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World Tour #4 Red Bull Heavy Water - Heaviest SUP race in the world!

Updated: Oct 27, 2019

Photos / APP World Tour, Patrick Alteri, Kate Beale

Ocean Beach - Outside Break

What a race that was! Red Bull Heavy Water 2019 definitely lived up to its name.

With a green light call being sent out to all athletes 5 days prior to the event, one of the first big winter swells was lining up to be big enough for the minimum 10 feet to run the race. I was happy to already be in California a bit before the race, to prepare and get in a couple of sessions at Ocean Beach.

I was really excited about this race and felt really confident going into it, I was ready to go out there and give it my all, and have a lot of fun at the same time.

We checked in, the last briefing before the race and prepared all our gear the night before the race, big wave leash, double leash string, good wetsuit, impact vest in case, jersey, hydration, wax, etc.


Last prep before the race was at Ocean Beach the morning of the event, the conditions looked solid, big and clean from the beach and the nerves started creeping up. It didn’t look impossible, but definitely really hard to make it out through the surf break. The boards got loaded, the last briefing from the safety team and we were on our way towards the start of the race.

This is what the course looked like:

Course map - Only thing missing on this one is the loop at Golden Gate Bridge

This year was a bit different from previous years, where we started at Ocean Beach and then did the long distance towards the Golden Gate Bridge.

Doing it the other way around meant we had to paddle a long way up current (and upwind) before we even got to Ocean Beach and then do the hardest part in the waves at the end. This way makes it more exciting because anything can happen in the waves and all the placings can change last minute, but it also makes it way harder because when we get to the heavy surf, we have already spent a lot of energy doing the long distance to get there.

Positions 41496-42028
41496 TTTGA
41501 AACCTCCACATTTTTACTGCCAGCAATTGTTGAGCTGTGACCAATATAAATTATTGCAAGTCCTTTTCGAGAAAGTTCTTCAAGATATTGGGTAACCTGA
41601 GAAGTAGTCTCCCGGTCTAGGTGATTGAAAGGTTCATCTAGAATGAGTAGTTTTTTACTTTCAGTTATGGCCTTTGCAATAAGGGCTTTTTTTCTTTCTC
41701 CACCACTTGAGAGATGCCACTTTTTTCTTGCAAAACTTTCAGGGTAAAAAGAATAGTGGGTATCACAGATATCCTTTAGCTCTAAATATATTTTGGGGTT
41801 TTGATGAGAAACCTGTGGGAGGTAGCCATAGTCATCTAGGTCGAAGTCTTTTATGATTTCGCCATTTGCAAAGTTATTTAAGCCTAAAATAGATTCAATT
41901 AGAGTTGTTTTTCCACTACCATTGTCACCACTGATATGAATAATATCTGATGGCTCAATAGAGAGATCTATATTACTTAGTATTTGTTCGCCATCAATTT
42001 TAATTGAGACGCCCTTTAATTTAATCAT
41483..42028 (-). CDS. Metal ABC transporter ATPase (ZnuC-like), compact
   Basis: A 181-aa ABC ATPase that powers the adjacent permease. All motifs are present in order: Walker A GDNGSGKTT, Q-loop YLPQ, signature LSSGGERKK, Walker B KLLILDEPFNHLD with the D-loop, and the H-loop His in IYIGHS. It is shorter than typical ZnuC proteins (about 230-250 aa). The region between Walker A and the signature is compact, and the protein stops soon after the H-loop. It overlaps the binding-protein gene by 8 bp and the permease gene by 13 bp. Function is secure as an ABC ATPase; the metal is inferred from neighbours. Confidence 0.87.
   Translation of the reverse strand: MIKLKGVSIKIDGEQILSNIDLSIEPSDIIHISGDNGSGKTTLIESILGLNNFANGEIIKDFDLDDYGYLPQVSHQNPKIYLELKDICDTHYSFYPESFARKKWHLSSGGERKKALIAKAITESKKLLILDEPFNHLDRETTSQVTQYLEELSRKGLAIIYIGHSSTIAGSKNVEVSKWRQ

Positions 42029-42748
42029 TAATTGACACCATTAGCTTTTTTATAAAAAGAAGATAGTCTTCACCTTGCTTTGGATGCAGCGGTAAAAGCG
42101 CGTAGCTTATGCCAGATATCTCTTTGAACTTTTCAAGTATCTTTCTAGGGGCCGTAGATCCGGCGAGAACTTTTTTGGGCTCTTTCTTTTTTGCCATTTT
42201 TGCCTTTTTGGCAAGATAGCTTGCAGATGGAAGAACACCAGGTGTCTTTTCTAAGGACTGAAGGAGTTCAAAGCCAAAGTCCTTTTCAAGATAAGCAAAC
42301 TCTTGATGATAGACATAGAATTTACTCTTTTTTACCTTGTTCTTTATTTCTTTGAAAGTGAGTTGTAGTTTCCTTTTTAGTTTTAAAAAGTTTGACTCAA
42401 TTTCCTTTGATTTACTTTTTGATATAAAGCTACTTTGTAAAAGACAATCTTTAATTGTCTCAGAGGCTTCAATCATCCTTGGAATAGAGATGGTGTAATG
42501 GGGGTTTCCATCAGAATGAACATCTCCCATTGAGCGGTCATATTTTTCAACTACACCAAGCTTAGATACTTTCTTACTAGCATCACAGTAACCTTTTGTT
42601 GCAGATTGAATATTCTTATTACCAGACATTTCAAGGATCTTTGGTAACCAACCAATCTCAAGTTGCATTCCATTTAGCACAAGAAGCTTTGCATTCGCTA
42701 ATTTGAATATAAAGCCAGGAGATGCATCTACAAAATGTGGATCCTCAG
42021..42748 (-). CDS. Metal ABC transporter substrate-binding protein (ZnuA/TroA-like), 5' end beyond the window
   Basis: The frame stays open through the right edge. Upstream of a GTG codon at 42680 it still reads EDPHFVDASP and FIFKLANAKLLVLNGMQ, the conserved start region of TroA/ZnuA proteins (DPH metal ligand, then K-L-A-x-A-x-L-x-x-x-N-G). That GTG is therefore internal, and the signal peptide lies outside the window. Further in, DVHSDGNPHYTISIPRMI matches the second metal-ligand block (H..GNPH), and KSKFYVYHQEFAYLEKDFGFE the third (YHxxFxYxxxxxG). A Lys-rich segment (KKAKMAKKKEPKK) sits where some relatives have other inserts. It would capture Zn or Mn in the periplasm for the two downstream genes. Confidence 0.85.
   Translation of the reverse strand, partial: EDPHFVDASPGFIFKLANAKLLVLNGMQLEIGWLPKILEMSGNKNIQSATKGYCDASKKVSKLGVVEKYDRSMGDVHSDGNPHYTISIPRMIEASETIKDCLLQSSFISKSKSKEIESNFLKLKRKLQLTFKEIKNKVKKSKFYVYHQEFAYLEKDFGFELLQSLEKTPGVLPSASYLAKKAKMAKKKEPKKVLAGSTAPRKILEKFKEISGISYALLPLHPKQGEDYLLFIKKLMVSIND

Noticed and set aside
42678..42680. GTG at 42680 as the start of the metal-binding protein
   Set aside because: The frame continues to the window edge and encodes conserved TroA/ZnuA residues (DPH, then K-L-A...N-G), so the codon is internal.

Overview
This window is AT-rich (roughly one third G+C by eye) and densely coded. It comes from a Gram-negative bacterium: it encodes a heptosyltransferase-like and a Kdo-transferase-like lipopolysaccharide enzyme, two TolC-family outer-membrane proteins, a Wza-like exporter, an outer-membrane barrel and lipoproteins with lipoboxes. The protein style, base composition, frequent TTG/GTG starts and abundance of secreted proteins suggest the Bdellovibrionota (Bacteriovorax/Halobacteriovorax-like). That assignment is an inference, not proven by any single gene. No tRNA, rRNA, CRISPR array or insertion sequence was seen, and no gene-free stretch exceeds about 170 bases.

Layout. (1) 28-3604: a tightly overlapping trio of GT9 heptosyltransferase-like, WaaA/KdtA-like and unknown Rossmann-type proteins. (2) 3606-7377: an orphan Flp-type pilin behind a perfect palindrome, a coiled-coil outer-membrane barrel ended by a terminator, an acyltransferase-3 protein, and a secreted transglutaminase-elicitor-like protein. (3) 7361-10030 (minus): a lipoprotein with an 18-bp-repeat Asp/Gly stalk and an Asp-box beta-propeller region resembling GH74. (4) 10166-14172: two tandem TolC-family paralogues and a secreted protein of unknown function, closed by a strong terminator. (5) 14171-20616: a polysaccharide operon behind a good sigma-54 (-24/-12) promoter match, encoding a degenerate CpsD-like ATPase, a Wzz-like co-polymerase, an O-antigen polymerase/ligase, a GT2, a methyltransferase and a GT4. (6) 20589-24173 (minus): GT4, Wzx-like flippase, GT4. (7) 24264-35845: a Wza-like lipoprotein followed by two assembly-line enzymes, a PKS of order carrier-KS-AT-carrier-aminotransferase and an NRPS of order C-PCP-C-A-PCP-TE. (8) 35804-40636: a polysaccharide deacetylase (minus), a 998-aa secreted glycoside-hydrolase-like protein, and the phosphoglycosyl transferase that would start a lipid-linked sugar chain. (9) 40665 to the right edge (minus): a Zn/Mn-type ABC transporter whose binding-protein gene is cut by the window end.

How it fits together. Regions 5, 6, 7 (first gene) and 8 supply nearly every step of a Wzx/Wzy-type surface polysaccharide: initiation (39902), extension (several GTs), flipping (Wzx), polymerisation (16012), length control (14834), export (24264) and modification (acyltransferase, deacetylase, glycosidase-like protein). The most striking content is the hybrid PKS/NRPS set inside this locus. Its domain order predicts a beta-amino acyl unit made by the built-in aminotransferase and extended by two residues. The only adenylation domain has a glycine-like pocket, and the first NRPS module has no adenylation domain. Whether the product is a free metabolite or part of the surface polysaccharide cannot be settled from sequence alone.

The start horn went off a little later than expected due to some technical difficulties.

This meant that the tide was coming in strong and the current we had to paddle against was really heavy, the wind started to pick up as well, and the fog was starting to come in with it.

I had a really great start and got into a good rhythm in the front pack with Connor Baxter (Haw) and Mo Freitas (Haw) leading us towards the Golden Gate Bridge.

The Start

We had to do a loop at Golden Gate, there is wave breaking at Fort Point (under the Bridge) when the waves get big.

As we got to the buoy I caught a small bump and I got a little to close to the buoy, because of the strong current going against us I got stuck in the buoy with the current pushing me into the buoy, my leash went around the rope in the buoy and it took a while to fix it and get back up paddling and unfortunately the other guys caught a wave in front of me so I lost the front pack and had to play catch up all the way to Ocean Beach.

Front pack - Connor Baxter, Mo Freitas, Martin Vitry, James Casey, Arthur Arutkin, Itzel Delgado, Casper Steinfath and me

As we got closer to Ocean Beach the fog was really heavy and it made it hard to see the waves, at that point, we could only feel some big bumps rolling in and then smashing into the rocks.

We had paddled upwind/up current for about 1 hour and 40 minutes, I started to feel excited and nervous and it gave me some new energy, I was able to ride a lot of great bumps and get a lot of speed while being stable on my board.

I was able to catch back up to Casper and James Casey (Aus), then up to Itzel Delgado (Per), then Mo Freitas (Haw) and all of a sudden I was in fourth place side by side with Arthur Arutkin (Fra) and Martin Vitry (Fra) in 2nd and 3rd.

Me and James Casey - Heading towards Ocean Beach

As we turned the last buoy heading in towards the beach, I fell on a good wave and had to take a couple of waves on the head, I got washed to the beach cold and fatigued.